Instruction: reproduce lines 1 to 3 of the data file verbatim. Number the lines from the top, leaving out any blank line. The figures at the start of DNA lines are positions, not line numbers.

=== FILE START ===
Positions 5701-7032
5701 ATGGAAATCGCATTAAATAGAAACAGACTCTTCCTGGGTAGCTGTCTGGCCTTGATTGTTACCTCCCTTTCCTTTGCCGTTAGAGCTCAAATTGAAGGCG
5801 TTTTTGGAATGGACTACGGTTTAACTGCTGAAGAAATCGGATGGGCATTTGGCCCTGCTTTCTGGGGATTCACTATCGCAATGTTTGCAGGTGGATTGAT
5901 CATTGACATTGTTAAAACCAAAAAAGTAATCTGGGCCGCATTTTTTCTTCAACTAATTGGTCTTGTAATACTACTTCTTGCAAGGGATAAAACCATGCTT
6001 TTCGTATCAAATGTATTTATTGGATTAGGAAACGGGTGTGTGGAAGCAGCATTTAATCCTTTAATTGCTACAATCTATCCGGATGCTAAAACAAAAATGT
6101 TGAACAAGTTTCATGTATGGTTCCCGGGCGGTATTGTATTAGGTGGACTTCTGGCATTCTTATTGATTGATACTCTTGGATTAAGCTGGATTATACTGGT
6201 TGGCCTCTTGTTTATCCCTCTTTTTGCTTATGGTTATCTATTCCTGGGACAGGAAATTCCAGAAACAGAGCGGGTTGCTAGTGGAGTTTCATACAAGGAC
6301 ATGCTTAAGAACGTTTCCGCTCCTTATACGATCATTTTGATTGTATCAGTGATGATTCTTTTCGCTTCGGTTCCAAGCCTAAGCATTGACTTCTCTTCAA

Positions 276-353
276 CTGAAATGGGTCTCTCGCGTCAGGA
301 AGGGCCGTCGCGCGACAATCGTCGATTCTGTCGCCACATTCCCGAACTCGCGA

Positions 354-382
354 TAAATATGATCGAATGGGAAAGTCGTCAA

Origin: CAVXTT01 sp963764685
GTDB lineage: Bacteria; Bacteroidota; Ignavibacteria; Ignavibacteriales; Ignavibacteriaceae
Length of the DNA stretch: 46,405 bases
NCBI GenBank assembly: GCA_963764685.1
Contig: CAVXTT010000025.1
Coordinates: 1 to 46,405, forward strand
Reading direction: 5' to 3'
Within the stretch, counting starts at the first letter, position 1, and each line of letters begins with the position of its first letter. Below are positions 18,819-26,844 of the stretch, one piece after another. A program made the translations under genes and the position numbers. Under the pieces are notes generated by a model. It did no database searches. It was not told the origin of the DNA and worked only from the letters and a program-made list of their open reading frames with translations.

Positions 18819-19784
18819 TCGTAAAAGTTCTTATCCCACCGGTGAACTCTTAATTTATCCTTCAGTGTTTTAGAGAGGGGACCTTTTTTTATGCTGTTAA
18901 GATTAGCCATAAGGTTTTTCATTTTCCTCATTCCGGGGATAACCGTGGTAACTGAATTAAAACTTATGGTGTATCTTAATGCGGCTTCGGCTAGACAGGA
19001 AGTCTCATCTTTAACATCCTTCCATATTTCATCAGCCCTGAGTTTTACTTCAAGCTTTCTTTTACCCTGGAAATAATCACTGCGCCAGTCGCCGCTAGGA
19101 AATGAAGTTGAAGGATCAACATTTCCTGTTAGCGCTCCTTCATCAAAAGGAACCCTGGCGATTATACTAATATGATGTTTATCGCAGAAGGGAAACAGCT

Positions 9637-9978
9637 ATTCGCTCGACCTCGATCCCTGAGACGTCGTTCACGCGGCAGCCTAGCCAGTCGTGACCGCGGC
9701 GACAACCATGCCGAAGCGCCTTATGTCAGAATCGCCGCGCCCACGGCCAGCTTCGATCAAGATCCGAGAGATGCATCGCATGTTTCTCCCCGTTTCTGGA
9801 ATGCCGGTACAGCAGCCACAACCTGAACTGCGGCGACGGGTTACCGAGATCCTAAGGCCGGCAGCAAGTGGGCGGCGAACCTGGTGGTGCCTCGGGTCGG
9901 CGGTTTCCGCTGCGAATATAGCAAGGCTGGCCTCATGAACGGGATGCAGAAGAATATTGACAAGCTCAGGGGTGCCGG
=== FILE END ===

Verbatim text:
Positions 5701-7032
5701 ATGGAAATCGCATTAAATAGAAACAGACTCTTCCTGGGTAGCTGTCTGGCCTTGATTGTTACCTCCCTTTCCTTTGCCGTTAGAGCTCAAATTGAAGGCG
5801 TTTTTGGAATGGACTACGGTTTAACTGCTGAAGAAATCGGATGGGCATTTGGCCCTGCTTTCTGGGGATTCACTATCGCAATGTTTGCAGGTGGATTGAT